LANDI KOTAL: The continuous ban on the import of livestock from Afghanistan via the Torkham border has led to the closure of six of the total 10 restaurants offering traditional mutton tikka and karahi food in Landi Kotal bazaar of Khyber tribal district.
The restaurateurs told Dawn that the acute shortage of sheep and hike in mutton price had forced them to shutter eateries and thus, denying regular customers the food of their choice.
They said the four local restaurants, which continued to operate, had curtailed the sale of mutton-based food by almost 80 per cent as the local livestock market failed to meet their demand for quality mutton for which local barbeque and mutton karahi had earned nationwide fame.
Islam Yar, a chef at a local restaurant, said he had to turn down many orders though very reluctantly due to the shortage of quality mutton and high prices.
He said his employer slaughtered 18-20 sheep daily before the livestock import ban was imposed but the number had dropped to just three to four.
Owners complain about acute sheep shortage, mutton price hike
“We finish our job by 11am compared to our dawn-to-dusk operation prior to the ban,” he said.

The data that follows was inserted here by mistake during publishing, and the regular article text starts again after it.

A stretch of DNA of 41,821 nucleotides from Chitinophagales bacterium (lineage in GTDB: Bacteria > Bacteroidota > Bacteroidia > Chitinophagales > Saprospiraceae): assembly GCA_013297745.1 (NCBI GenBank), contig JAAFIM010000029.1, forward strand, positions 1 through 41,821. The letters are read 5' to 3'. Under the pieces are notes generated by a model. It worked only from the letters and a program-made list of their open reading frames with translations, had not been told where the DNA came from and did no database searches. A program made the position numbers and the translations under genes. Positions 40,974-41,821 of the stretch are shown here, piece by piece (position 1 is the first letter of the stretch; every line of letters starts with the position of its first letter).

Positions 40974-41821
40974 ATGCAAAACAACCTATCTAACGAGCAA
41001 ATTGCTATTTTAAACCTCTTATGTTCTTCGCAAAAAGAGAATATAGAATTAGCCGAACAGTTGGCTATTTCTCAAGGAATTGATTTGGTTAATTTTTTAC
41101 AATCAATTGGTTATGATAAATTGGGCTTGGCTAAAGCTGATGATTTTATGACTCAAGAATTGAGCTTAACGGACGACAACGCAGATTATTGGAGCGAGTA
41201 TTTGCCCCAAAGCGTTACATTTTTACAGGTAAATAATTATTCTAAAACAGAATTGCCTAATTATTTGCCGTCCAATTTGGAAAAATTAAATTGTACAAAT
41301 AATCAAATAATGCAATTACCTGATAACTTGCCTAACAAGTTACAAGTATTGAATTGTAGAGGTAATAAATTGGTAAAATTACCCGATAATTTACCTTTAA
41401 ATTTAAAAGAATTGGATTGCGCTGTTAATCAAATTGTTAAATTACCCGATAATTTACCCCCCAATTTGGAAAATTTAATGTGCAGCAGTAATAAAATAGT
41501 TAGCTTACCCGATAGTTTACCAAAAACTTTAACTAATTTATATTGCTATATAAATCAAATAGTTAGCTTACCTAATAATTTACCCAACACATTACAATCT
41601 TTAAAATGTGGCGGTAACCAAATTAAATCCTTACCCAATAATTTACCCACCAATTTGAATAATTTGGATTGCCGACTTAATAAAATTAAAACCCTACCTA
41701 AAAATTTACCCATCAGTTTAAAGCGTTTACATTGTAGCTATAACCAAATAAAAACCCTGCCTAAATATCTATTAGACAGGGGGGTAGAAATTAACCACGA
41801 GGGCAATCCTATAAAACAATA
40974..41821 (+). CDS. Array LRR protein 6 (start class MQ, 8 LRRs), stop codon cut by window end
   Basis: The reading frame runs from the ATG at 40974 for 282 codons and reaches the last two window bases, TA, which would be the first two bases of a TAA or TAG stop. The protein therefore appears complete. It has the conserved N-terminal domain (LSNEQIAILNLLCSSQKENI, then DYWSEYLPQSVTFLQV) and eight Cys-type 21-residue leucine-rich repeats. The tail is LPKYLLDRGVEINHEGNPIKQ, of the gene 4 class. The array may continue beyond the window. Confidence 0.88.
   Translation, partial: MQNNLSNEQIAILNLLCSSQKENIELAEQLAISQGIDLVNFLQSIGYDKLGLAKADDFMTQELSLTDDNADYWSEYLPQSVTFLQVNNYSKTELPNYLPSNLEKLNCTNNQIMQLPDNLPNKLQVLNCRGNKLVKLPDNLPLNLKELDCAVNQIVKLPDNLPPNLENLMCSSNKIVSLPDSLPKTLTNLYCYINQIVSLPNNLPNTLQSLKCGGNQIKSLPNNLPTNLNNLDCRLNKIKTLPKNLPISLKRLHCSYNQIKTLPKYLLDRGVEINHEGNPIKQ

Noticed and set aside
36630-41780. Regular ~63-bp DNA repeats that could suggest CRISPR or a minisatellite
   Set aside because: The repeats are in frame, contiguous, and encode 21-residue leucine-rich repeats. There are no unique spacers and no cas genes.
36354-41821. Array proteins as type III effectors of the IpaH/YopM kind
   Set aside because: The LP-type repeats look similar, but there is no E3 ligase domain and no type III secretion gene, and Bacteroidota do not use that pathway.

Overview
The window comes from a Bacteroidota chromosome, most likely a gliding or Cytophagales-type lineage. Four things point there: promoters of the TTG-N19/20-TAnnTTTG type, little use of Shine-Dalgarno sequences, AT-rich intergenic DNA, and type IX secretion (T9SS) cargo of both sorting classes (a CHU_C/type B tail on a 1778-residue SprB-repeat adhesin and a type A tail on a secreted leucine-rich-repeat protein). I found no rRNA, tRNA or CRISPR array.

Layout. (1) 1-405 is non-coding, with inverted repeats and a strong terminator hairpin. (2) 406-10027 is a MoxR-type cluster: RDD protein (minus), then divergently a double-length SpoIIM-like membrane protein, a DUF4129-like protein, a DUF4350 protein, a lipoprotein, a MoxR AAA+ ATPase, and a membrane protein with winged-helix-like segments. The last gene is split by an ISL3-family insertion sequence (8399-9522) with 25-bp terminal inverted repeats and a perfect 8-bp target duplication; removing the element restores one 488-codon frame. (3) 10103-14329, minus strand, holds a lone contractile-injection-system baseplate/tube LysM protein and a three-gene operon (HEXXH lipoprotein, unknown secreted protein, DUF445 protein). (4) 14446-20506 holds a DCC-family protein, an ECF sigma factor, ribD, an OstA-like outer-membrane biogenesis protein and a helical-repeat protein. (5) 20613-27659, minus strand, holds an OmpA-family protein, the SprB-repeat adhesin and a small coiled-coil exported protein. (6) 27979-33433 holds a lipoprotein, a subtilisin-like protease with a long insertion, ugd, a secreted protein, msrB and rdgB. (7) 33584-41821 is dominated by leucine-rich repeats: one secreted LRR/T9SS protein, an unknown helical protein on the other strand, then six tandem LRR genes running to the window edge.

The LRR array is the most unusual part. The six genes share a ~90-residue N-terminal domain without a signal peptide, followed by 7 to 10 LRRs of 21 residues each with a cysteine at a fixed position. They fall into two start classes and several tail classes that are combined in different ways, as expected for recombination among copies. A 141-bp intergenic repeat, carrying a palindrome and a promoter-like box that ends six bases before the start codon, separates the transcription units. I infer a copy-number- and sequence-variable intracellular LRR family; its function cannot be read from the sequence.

Restaurateur Haji Dadeen said the livestock transportation from Afghanistan, both legal and illegal, had completely stopped due to high cost and long distances.
He said he and some other livestock dealers had brought Afghan sheep from Qandahar via the Chaman border but it had cost him dearly due to the excessive transportation charges and death of some animals due to hot and humid weather.
The restaurateur said the illegal sheep business via the Tabai-Bazaar Zakhakhel border had stopped as the local peace committee, which was supported by the local administration, demanded a high price for using their territory for illegal import.
The situation is no different at the food street established in the Wazir Dhand Market of Jamrud.
Restaurant owner Bacha Qasab said though no eatery had closed down, most owners had massively curtailed sheep slaughter due to acute shortage. He said the tikka and karahi made from Afghan sheep was popular among customers but that sheep had almost vanished from the market.
“We use meat of three to four animals daily compared to 14 and 15 in the past,” he said.
The restaurateur said a number of waiters working in Wazir Dhand Food Street and Landi Kotal had lost job due to a slum in business.
Haji Dadeen, who along with some other livestock dealers was instrumental in getting the ban lifted prior to Eidul Azha, said he was at a loss to understand the rationale for ban and said the livestock import could generate huge revenue in the shape of customs duty on the Torkham border.
The livestock dealers said they were willing to pay full duty and abide by all rules if livestock import from Afghanistan was allowed. The custom officials acknowledged the loss of revenue due to the ban but didn’t disclose the actual reason for it.
Published in Dawn, August 31st, 2019